We accept others’ inauthenticity on their journey to growth.
Accepting inauthenticity in others is required of us even when we are on the journey to realness within ourselves. So how do we do this and not compromise our own genuine self?
First, we remember what the apostle Paul wrote in Romans 15:7:
“Therefore, accept one another, just as Christ also accepted us to the glory of God.”
Let’s be brutally honest. Some people have a lot of growing up to do, and as far as authenticity goes, that’s a level many will never achieve. And age has nothing to do with it. I know a thirteen-year-old who is wiser and more authentic than people five times his age.
Accepting some inauthenticity doesn’t mean you change your expectations.
I think we still expect realness from others, and we can encourage that in them by always being real ourselves. Sometimes, people learn more by example and are led by example than anything we might say. If you are authentic, others will see that and hopefully trust they can follow suit.
We still expect fairness, manners, etc., and just don’t put up with bad behavior.
When we need to, we separate ourselves and set some boundaries.
We still maintain some “acceptance” parameters.
If I didn’t write it yesterday, I need to add it today. We will not be best friends with someone who isn’t authentic. It’s impossible. Sometimes, though, we go many years before we realize that the person we thought we knew wasn’t that person at all.
I’ve talked to many people who have experienced this, and they all say the same thing, “We never really knew them.” That’s because we chose to ignore it because we got something out of the relationship until, of course, we didn’t. And when truth illuminates like that, you have no choice. You either continue on, knowing you are in a relationship with someone who doesn’t even know who they are, much less want to know who you are, or you call it quits.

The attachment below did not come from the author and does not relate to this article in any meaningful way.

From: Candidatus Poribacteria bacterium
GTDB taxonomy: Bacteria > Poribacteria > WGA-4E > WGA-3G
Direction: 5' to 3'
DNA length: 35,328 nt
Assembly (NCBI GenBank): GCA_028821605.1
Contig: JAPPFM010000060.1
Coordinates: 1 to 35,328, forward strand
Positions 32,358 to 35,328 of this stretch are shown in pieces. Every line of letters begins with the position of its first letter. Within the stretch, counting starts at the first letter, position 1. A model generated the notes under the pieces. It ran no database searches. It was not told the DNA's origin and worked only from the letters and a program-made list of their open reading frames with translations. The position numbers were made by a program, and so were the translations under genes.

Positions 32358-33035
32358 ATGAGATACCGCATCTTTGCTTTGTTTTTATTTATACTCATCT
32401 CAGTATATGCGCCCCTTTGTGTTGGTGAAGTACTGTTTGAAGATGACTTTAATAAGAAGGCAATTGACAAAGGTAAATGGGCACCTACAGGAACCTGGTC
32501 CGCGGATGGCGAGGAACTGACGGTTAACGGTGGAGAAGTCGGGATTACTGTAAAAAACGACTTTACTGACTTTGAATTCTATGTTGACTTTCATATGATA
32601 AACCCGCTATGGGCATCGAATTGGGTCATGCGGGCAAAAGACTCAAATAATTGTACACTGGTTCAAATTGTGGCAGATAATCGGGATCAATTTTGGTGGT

Believe it or not, I think there are times when because you are getting something valuable from the relationship, you might even continue it. But now you see it for what it is, and you go from there.
We can set up “acceptance” boundaries and limit our exposure when needed. And we maintain our authenticity at all costs.
Being authentic is scary
Let’s remember, though, that being a real person is very difficult for some people. I’m glad for the grace that was given to me as a floundering teenage girl. I had many adult mentors who helped me peel away the layers. Some layers remain today, but I’m aware of them, and they don’t get in the way of my functioning.
It’s not easy being authentic, and it takes some people much longer because of fear. They fear being hurt and rejected. That’s why, for years, I learned to wear a mask for self-protection. Thank goodness, with God’s love, I could take it off. But it took many years. So let’s give others grace and help them learn to shed some layers as well.
God bless, and have a great day.